Moises carried out an intensive research project to illuminate the nearly 200-year history of U.S. Consulate Matamoros. Partnering with a local university, he identified and organized primary- source resources to allow other researchers to launch their own investigations into the Consulate’s role in the region. To assist and protect his fellow Consulate community members, he designed a smartphone add-on that overlaid color-coded green and red zones over Google Maps to instantly alert personnel and family members when they strayed out of the designated “green zone” and provide directions on how to return.  This tool was adopted widely in the Consulate community. Moises also noticed a void in medical care at the Consulate, due to local limitations and the lack of a post medical office. In response, he took evening classes to become an emergency medical technician and CPR instructor.


The AAFSW selection committees also decided to add an Honorable Mention category to further recognize nominees. The 2020 Honorable Mention Awardees include:

AF Melody McCambridge (Gaborone, Botswana)

Melody worked with the Government of Botswana, the private sector and the local community to build a community library, which serves as a gathering place for the community and a learning center for children. Melody took responsibility for fundraising and managing the funds to strategically purchase relevant resources for the library. As a volunteer, she taught others to use available resources to deliver the government-managed curriculum in an engaging and effective manner. Melody used texts from the new library to establish an English-language learning program with exercises in letter knowledge, phonemic awareness and fluency. In addition, she helped bridge socioeconomic divides by organizing weekly events in which private school students read together at the library with the underserved students of Bosele.

EAP Quinzy Johnson (Seoul, Korea)

Upon his arrival in Seoul, Quinzy immediately undertook efforts to find a way to help the city’s most vulnerable people. He regularly volunteered to distribute food to over 2100 homeless people at a shelter, as part of a monthly program organized by the Embassy. Forming a corps of more than 10 volunteers to provide continued support, he trained new recruits and expanded and improved the services at the shelter. As a board member for the Embassy Employees’ Association, he led several initiatives, such as partnering with vendors near the former US Army base on joint ventures that would bring income to them while benefiting the Embassy community. For the Embassy Fleischmeister Association, which hosts biannual events open to the local community, he raised funds, managed events, cooked and served food, and planned the ceremony. He helped raise more than $2000, which was donated to the Korean Breast Cancer Foundation.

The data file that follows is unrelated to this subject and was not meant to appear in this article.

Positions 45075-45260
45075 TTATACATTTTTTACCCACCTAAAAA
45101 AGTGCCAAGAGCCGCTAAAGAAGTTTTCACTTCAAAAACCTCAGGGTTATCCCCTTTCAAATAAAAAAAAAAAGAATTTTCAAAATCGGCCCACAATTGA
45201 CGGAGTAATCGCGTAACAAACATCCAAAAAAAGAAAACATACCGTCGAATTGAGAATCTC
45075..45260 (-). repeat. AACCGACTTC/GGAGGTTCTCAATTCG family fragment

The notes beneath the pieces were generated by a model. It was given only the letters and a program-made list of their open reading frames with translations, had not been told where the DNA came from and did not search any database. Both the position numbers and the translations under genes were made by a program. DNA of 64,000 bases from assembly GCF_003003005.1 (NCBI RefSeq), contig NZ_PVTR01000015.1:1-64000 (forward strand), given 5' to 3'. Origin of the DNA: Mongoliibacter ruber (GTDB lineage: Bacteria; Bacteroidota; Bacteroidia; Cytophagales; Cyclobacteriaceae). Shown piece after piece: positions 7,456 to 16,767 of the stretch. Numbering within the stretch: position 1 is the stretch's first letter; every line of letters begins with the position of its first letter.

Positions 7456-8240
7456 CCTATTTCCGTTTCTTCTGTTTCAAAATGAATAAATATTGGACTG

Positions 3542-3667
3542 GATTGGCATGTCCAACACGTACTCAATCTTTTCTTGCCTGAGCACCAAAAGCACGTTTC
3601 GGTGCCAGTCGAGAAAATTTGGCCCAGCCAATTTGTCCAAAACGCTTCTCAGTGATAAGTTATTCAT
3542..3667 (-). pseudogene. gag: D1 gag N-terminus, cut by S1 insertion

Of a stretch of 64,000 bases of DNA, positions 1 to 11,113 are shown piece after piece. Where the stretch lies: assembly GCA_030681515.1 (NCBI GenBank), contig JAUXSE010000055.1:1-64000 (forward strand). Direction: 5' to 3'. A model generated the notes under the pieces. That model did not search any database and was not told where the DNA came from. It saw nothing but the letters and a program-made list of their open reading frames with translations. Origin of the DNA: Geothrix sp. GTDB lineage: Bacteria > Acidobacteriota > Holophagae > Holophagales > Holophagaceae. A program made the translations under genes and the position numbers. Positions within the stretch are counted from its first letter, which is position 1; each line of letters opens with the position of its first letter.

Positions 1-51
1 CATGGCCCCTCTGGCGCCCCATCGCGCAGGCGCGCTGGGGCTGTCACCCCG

EUR Angela Spellman (Yerevan, Armenia)

Angela’s commitment to the Mission community spans the range from the Community Liaison Office (CLO) and the Marine Security Guard detachment, to the adults in the Mission, as well as all of the Eligible Family Member kids. If the CLO has an event or needs an extra person, dish of food, or a sponsor, Angela is the one person who always steps in before she is even asked. Every week, Angela volunteers at the Sister of Charity orphanage to assist with over 15 children with severe physical and mental disabilities. On other days, Angela can be found at the QSI International School, volunteering, chaperoning school trips, or substituting for a teacher. She has never missed a Parent Support Group meeting, to inform QSI of the post community’s needs and help ensure that they are met.

WHA Georgina Allen (Santo Domingo, Dominican Republic)

Georgina was an early member of the Santo Domingo Volunteer Club, which focuses on literacy, education, and crafts projects with children in the local community. She expanded the volunteer recruitment program, created a club website which allowed people to sign up online, and launched other creative initiatives for people to learn more about the new club and ways to help. She drafted a proposal for the J. Kirby Simon Foreign Service Trust, securing a grant of $1,500. This money was used for art supplies, learning resources, and even expansion of the club’s space, providing more room in which to play and learn while also enhancing physical security. She raised a further $400 while helping to publicize the club’s activities and recruit new volunteers. She also volunteered with an organization focused on empowering some of the poorest Haitians, using her expertise in business operations to analyze various business models, including required startup funds needed from donors, levels of complexity, sustainability, and various risk factors. She wrote detailed proposals for the founder, which shaped the direction of this innovative and important organization serving Haitian women.

The original announcement is available here via AAFSW.

 

 

 

A Response to the Commentary on Warrior Culture, Militarization, and Diplomatic Security

 

In late July, we posted an unsolicited commentary from a retired FS member and former COM, “Warrior Culture, Militarization, and Diplomatic Security”.  Below is a response we received which should add to the discussions happening outside this blog.
Sender B is part of the State Department community with many friends and family in both the FS and the Civil Service. Over the past 15 years, they worked extensively with the Department of Defense and the military services as well and built a good familiarity with the DS Bureau. He/She has also gone overseas, and interacted with all of the above organizations “in the years after our post 9/11 forever wars,” adding that “what I am about to say is, of course, colored by all of these factors.”
A Response to Warrior Culture, Militarization, and Diplomatic Security